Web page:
China launches Shenzhou-12 shuttle carrying three astronauts, first crew to new space station
China launched three astronauts as its first crew to its new Tiangong space station on Thursday (June 17), the country's first manned spaceflight in nearly five years. The high-stakes mission, named Shenzhou 12, was launched on the back of the Long March 2F rocket, which blasted off as scheduled at 9:22am Beijing time (which translates to 6:52am in Indian Standard Time) at Jiuquan in the northwestern Gansu province. The mission is being led by 56-year-old Nie Haisheng, accompanied by fellow spacefarers Liu Boming and Tang Hongbo who are aboard the spacecraft Shenzhou-12, according to the latest updates.
The Chinese astronauts are set to reach Tianhe ("Harmony of the Heavens"), the core module of the new Tiangon space station, on the Shenzhou-12 spacecraft, which was launched atop a Long March 2F rocket. Chinese state television is broadcasting the live coverage of the launch of the Shenzhou 12 mission to the new space station.
Among the astronauts in China's space mission, Nie Haisheng has flown to space twice before -- on the Shenzou-6 mission in 2005 and then again on the Shenzhou-10 mission in 2013. The former air force pilot is now the oldest Chinese astronaut to go to space, reported news agency Reuters. Liu Boming flew on the Shenzhou-7 space mission in 2008, while this is the first spaceflight for the other astronaut, Tang Hongbo. The three astronauts are scheduled for a three-month stay aboard the core module of the new space station, which was launched to low Earth orbit on April 28.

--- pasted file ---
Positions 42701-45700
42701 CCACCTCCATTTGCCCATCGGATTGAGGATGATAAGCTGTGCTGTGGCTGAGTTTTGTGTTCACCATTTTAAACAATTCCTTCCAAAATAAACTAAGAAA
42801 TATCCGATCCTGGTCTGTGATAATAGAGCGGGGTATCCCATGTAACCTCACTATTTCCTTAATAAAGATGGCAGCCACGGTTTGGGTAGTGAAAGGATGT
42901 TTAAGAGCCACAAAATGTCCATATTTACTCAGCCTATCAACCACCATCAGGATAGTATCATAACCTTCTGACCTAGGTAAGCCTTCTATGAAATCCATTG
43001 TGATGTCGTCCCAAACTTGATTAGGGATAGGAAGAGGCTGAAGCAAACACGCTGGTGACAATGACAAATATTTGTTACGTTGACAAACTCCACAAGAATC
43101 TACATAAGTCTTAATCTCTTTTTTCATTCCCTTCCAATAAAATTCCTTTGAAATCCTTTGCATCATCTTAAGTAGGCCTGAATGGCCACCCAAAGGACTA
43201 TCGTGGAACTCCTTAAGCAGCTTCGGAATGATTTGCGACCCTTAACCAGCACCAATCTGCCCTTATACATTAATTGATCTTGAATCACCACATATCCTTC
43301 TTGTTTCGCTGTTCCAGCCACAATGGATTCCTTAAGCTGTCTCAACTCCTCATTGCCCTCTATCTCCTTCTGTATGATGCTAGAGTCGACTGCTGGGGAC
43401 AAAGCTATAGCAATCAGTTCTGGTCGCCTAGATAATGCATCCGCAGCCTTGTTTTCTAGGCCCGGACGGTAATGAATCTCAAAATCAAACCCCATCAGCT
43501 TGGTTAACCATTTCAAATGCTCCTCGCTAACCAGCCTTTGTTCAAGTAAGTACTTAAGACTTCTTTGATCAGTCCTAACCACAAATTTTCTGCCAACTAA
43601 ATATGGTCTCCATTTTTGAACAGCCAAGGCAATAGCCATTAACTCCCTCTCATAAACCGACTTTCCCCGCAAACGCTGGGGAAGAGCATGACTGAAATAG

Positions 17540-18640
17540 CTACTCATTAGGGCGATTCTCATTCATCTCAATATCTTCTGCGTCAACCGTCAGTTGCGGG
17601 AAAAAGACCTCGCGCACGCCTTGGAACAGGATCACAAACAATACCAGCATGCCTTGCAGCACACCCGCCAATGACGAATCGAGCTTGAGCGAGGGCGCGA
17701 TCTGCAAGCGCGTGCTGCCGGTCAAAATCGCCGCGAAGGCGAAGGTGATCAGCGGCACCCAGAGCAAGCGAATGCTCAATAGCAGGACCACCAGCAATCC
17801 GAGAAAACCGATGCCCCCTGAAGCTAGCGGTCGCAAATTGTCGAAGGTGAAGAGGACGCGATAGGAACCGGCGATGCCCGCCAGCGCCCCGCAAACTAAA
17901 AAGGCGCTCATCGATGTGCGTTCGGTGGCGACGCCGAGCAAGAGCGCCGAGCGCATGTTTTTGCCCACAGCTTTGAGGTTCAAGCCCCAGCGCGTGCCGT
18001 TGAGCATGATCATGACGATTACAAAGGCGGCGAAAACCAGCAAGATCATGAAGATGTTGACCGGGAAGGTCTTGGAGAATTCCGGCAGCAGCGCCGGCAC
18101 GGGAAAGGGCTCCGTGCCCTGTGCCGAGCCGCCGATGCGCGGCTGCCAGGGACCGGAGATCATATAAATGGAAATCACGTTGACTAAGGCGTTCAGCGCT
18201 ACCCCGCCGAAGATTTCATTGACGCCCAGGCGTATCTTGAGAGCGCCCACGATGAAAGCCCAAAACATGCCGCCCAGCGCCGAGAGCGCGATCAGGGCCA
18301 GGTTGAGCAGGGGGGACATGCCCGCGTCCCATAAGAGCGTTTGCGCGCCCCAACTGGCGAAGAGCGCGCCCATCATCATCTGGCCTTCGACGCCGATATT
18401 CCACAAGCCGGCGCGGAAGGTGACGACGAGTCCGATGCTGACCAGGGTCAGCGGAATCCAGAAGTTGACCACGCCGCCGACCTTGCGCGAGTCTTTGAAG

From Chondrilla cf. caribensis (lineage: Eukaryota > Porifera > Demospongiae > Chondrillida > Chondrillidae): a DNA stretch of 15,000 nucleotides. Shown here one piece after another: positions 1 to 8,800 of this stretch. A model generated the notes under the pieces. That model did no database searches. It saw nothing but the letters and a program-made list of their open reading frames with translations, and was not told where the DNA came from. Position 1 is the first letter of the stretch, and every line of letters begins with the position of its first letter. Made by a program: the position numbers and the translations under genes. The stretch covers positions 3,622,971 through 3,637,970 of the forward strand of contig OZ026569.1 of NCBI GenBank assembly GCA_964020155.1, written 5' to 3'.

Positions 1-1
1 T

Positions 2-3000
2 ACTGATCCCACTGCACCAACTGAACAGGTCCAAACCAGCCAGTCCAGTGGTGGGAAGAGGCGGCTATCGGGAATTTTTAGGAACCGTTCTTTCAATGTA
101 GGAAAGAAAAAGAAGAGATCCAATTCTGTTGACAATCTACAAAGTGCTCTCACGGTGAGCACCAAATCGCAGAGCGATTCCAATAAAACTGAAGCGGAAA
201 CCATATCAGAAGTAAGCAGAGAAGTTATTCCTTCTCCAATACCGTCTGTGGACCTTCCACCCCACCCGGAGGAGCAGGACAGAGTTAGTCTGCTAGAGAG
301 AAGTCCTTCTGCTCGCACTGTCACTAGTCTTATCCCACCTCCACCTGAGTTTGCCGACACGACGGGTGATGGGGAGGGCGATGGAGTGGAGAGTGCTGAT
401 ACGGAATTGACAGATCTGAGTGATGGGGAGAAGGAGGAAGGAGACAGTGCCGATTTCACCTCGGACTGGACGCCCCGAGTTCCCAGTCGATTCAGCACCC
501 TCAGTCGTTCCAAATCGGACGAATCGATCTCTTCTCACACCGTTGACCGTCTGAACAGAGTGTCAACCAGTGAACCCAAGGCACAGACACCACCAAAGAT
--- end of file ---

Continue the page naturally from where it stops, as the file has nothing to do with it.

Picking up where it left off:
The three-month stay for Nie, Liu, and Tang will be the longest for any Chinese astronauts, and one focus will be seeing how the men handle their relatively long time in orbit. "The (mission) is longer this time, and not only do we have to set up the core module – this ‘home’ in space – we’ve to carry out a series of pivotal technical tests," Nie told reporters in Jiuquan. Although the Tianhe module has already received a robotic visitor last month -- the Tianzhou-2 cargo craft -- this will be the first time that humans set foot aboard it.
Shenzhou-12, meaning “Divine Vessel”, is the third of 11 missions needed to build China’s space station. The most recent of China's space missions was Shenzhou-11, in October 2016, which carried three astronauts for a one-month stay at a prototype precursor for the new Chinese space station.
Chinese astronauts have had a comparatively low international profile. US legislation bars NASA from any cooperation with China, and Chinese astronauts have not been to the more than two-decade-old International Space Station (ISS), which has been visited by more than 240 men and women of various nationalities. The ISS may be decommissioned in 2024 if the project does not receive new funding, and China could end up being the operator of the only space station in Earth’s orbit.
(With inputs from Reuters)